CLEARFIELD – An infamous murderer now has the possibility of being released on parole.
Jessica Nicole Holtmeyer, was 16 years old in 1998 when she was convicted of first-degree murder and sentenced to life in prison without a chance for parole for the death of Kimberly Dotts.
On Friday, Holtmeyer’s original sentence was vacated by Senior Judge Daniel L. Howsare of Bedford County and she was re-sentenced to 35 years to life in prison for first-degree murder, 10 to 20 years for criminal conspiracy/murder and for aggravated assault she received three to 10 years in state prison.
The two additional sentences will run concurrent with the murder sentence. She will receive credit for all the times she has served since 1998 leaving her eligible for parole in approximately 15 years.
Testimony in Holtmeyer’s trial revealed that she and Aaron Straw hanged Dotts twice because they were afraid she was going to snitch on their plans to run away to Florida.
Holtmeyer, now 36, was also convicted of smashing Dotts’ face with a basketball-sized rock while the girl lay convulsing on the ground after the second hanging.
The Holtmeyer case was reopened on appeal because of a Supreme Court ruling that declared it unconstitutional because it is cruel and unusual punishment to sentence a juvenile to life in prison without a chance of parole.
In June of 2017, the Supreme Court of Pennsylvania ruled that juveniles convicted of first-degree murder can only be given life without parole sentences in rare cases when “the juvenile offender is permanently incorrigible and thus is unable to be rehabilitated,” according to court documents.
During Friday’s sentencing hearing, Howsare reviewed the steps he took in evaluating this case, including his review of relevant court documents, hearing testimony from people who work with Holtmeyer at the prison, reading briefs provided by both sides and reviewing the original victim impact statements from the Dotts family.
The victim’s mother, Jody Dotts addressed the court, explaining how hard this was for her and her family to lose Kimberly and how they have suffered. She was concerned that Holtmeyer has not shown any repentance.
“It has been 19 years and we still have seen no remorse,” she said.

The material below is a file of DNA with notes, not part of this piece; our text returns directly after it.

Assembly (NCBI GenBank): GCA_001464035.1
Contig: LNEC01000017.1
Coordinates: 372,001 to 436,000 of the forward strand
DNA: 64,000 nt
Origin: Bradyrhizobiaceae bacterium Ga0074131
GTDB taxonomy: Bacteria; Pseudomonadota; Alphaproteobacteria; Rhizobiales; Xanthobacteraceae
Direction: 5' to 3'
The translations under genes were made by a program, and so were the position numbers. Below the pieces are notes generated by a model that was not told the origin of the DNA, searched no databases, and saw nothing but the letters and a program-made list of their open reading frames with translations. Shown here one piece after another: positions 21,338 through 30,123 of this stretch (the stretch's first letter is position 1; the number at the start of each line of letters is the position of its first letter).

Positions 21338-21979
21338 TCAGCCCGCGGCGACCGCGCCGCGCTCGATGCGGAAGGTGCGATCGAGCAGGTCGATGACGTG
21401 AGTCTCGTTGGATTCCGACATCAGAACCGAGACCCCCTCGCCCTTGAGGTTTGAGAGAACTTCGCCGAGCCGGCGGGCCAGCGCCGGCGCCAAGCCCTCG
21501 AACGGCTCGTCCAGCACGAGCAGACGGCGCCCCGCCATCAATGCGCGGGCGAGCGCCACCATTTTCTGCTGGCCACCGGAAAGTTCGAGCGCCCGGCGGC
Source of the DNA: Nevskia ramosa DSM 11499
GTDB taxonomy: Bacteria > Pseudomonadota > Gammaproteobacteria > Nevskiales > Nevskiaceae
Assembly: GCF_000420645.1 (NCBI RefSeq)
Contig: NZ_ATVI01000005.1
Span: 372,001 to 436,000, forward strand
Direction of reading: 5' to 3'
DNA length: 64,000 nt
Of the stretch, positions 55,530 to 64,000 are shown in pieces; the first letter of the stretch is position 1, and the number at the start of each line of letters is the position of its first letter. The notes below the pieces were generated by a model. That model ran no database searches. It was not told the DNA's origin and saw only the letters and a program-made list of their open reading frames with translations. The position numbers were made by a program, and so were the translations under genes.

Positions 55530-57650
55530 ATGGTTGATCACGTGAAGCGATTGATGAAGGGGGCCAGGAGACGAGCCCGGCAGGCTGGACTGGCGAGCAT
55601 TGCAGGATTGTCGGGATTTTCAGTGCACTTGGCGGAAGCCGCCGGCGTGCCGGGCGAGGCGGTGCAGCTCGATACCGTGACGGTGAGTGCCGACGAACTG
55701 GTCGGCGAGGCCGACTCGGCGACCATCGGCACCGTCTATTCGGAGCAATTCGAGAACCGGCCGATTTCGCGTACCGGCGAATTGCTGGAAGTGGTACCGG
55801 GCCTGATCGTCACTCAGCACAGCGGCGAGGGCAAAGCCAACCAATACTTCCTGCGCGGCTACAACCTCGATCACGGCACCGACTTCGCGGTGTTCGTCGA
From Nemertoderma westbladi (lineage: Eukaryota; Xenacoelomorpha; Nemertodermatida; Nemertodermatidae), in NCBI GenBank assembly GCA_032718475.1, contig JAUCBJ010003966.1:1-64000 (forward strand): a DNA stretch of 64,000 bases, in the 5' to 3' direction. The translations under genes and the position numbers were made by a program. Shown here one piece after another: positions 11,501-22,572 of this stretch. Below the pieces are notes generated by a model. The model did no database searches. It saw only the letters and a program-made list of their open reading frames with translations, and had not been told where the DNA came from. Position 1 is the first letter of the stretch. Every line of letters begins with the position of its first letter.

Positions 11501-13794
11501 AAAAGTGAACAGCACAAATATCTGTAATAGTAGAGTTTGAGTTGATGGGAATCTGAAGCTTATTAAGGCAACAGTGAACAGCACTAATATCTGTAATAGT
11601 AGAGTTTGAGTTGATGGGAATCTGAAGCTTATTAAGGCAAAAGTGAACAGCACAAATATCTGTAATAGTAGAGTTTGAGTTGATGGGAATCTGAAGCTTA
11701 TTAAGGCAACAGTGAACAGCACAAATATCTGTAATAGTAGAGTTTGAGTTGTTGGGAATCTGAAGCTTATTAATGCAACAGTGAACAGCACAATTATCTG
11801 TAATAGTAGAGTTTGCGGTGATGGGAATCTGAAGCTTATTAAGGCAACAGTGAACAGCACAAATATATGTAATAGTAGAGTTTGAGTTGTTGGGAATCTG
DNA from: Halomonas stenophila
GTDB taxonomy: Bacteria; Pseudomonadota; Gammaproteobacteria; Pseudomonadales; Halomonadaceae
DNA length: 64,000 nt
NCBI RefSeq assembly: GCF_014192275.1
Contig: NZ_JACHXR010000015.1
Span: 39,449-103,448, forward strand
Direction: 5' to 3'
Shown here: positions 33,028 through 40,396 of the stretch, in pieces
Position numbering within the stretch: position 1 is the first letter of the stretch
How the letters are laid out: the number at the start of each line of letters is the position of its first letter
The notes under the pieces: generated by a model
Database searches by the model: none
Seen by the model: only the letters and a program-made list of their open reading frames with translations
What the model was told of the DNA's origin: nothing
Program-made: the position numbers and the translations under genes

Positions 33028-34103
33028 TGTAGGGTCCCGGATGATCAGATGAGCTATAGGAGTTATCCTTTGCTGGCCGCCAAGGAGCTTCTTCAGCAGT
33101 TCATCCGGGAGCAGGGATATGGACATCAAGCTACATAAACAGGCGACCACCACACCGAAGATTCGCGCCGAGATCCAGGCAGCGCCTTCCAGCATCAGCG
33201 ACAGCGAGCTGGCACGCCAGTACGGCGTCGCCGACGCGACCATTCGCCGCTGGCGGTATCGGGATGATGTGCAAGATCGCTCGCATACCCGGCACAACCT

The judge reviewed the Commonwealth’s recommendation for the 35-year to life sentence for the murder charge that included Howsare keeping her original consecutive sentence of 20 to 40 years for the conspiracy charges.
On the other side, Howsare mentioned it was the defense’s position that Holtmeyer has already been rehabilitated and asked for her to be eligible for immediate parole or at least parole at the earliest possible date.
The judge decided to vacate Holtmeyer’s entire sentence, saying the long sentence on the conspiracy charge was “not justified”
Among the things he considered were the testimonies of state prison employees, one of which said Holtmeyer “is better prepared for re-entering society than anyone else” at a hearing in July. (for the full story on this hearing click here)
“It has not been an easy decision for me,” Howsare stated, adding that without the information on her rehabilitation, he would have had no problem giving her life in prison without parole.
“I recognize this makes no one happy,” he said. But then stated he felt this decision was consistent with the information on the original case and her current behavior at the prison.
“This gives you a reprieve and I trust you will take advantage of this,” he said to Holtmeyer, who appeared via video conference.
When she was asked if she had anything to say, Holtmeyer said no.
In an interview after the hearing, District Attorney William A. Shaw Jr. stated he was hoping for Howsare to keep the original consecutive sentences on the additional charges, which were Judge John Reilly’s decision, but respected that Howsare was following the current laws.
“He (Howsare) said we shouldn’t use (the additional charges) as a way to impose a life sentence.”
He commented that it is “virtually impossible” to sentence a juvenile to life in prison without parole for murder now because it is difficult to prove someone can’t be rehabilitated.
Patrick Lavelle, who is representing Holtmeyer, said after the hearing that he was disappointed by the murder sentence but was happy the additional sentences were made concurrent.
“I think she will be successful when she gets out,” he said.
He noted he was satisfied the judge had considered everything in this case and referred to it as “a tough decision” and appreciated the work Howsare put into it.
He noted that he is continuing to represent Holtmeyer and will file a post-sentence motion in the case asking the judge to reconsider the maximum sentence of life in prison for the murder charge.